James Attlee


Can you be a pilgrim without leaving your life behind? How does it feel to approach everyday places with the same reverence as grand cathedrals? And how are we changed by even the smallest of journeys? James Attlee asks these questions and more in his thoughtful, streetwise, and personal account of a pilgrimage to a place he thought he already knew: the Cowley Road in Oxford, right outside his door.

Attlee’s Cowley has little to do with the dreaming spires of his city. Leaving tourism and student life aside, Attlee instead presents a vital and delightfully motley collection of places, people, languages, and cultures. From a sojourn in a sensory-deprivation tank to a furtive visit to an unmarked pornography emporium, from halal shops to Brazilian art dealers to reggae clubs to quiet churchyards, Attlee celebrates the appealing and homegrown eclecticism that so often comes under attack from predatory developers.

Drawing inspiration from sources ranging from Robert Burton’s The Anatomy of Melancholy to contemporary art, Isolarion is at once a charming road movie, a battle cry raised against creeping homogenisation, and a love song to the gloriously messy real life of the city he calls home.

Paperback: £9.99
EBook: £6.99
Print status: Upcoming
Author: James Attlee
Original language: English
Format: B-format paperback
Publication date: 5 March 2020
ISBN: 9781911508908
Ebook ISBN: 9781911508915
Availability: UK & C (excl Canada) and Europe (some exclusions)
Number of pages: 400


Geoff Dyer
The Guardian

‘The attraction, for Attlee, is that the Cowley Road ’is both unique and nothing special’; the resulting book is unique and very special . . . Residents of East Oxford can be proud to have this eccentric advocate and eloquent explorer in their midst.’

Richard B. Woodward
The New York Times

‘A new Oxford that no guide book has yet captured.’

Sunday Telegraph

‘Attlee proves that good travel writing is not about where you go, or how you go there, but the way that you look at the world that you pass through.’

Financial Times

‘Isolarion, despite its title, is about engagement. Attlee shows the hidden beauty of the plural society.’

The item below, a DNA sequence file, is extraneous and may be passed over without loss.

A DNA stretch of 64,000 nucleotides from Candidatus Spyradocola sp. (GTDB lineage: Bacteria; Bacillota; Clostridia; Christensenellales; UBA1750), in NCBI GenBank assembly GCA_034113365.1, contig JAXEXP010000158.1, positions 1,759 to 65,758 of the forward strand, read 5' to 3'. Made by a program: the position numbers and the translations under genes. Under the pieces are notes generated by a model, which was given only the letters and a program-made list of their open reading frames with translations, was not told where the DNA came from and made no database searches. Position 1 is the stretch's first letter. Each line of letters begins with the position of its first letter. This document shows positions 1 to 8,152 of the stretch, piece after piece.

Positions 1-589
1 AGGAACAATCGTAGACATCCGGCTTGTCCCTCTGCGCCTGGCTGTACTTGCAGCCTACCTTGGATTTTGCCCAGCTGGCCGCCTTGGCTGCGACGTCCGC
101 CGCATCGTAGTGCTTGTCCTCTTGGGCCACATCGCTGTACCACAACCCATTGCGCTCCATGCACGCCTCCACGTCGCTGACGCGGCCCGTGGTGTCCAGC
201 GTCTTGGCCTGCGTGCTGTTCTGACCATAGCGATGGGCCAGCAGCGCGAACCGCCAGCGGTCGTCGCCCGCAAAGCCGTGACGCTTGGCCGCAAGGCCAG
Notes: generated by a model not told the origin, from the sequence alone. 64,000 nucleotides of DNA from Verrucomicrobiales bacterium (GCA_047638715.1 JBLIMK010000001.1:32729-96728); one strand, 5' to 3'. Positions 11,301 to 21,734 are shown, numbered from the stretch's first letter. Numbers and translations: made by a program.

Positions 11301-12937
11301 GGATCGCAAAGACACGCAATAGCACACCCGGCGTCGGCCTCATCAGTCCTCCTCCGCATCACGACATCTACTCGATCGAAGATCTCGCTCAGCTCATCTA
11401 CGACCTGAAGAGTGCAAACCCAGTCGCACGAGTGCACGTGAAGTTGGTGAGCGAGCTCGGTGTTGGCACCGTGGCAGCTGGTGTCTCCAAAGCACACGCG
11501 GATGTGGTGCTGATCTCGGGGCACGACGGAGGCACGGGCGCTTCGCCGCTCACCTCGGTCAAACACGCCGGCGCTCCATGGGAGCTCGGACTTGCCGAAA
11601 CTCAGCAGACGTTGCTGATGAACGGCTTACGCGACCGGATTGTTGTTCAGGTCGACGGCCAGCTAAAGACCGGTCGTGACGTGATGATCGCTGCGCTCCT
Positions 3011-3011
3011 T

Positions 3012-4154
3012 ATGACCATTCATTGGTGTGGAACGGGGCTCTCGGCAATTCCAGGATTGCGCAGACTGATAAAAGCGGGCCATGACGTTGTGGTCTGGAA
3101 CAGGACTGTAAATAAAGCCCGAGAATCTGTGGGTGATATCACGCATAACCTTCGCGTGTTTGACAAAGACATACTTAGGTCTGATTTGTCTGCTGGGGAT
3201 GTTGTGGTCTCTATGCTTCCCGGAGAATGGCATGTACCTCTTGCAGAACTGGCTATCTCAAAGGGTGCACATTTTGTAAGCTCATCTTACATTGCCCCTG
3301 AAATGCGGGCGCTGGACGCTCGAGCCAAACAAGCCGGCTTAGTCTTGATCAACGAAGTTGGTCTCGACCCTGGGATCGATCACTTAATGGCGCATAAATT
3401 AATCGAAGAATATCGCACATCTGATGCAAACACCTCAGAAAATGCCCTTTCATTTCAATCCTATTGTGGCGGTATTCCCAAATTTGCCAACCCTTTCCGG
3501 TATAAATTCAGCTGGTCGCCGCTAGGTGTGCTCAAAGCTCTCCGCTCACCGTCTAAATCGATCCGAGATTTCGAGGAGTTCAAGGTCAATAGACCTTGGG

Paul Kingsnorth
The Independent

‘Attlee captures the essence of this city better than any tour bus ever could.’

The Economist

‘A vivid account of daily life, fluid and unsettling, in a modern British town with powerful allegorical reflections on the connections between past and present, time and space, and high culture and the hard-scrabble world that sustains it. Oxford may be the city of lost causes, and this book is indeed ambitious; it could easily sound sententious or twee. But it works, gloriously.’

Colin Dexter, OBE

‘I have written much about the streets of Oxford myself, but seldom so perceptively or interestingly . . . Anyone who can drag Lucretius, Susanna, Bathsheba, and St. Jerome into a Cowley Road porn shop deserves our attention and admiration.’

John Bayley

‘I have never read a better book about Oxford – its oddities and eccentricities. The peripatetic local form of James Attlee’s delightful book makes it a storehouse of information as well as a joy to read for its wit and humour.’

Rebecca Mead

‘The fish-out-of water travelogue is a staple of the bookstore, but Attlee . . . has set himself a different task: to be the fish, and to give a detailed description of the properties of the water. . . Attlee’s reading is deep and wide and engagingly circuitous, and this book frequently provides the delights of discovery that make any adventure worth undertaking.’

National Geographic Traveler

‘All the messy glories of Cowley Road – pubs and porn shops alike – come to life in this work, which becomes a meditation on home and the nature of pilgrimage.’

Eric Christiansen
The Spectator

‘A force for good when it comes to resisting the drive and the dismal dialect of modernisation . . . To stiffen the sinews for the rearguard action every Oxonian should buy this book.’

Elizabeth Garner
London Times

‘In an age in which air travel opens up the world, and holidays are to escape the mundane, Attlee encourages us to look at the riches on our doorstep . . . The end of our journey as humankind is not known, but Isolarion provides an invaluable guide to how to progress along the way.’

Sydney Morning Herald

‘The vignettes, like marks on a painting by a pointillist, eventually coalesce to become a beautiful work of art.’

Andrew Mead
Architect's Journal

‘It’s now a familiar story of the local versus the global; the tide of increasing uniformity as chains proliferate and streets succumb to banal prescriptions . . . But Attlee tells the story vividly and well, and it’s a book that anyone concerned for the future of their own town’s Cowley Road could read with profit.’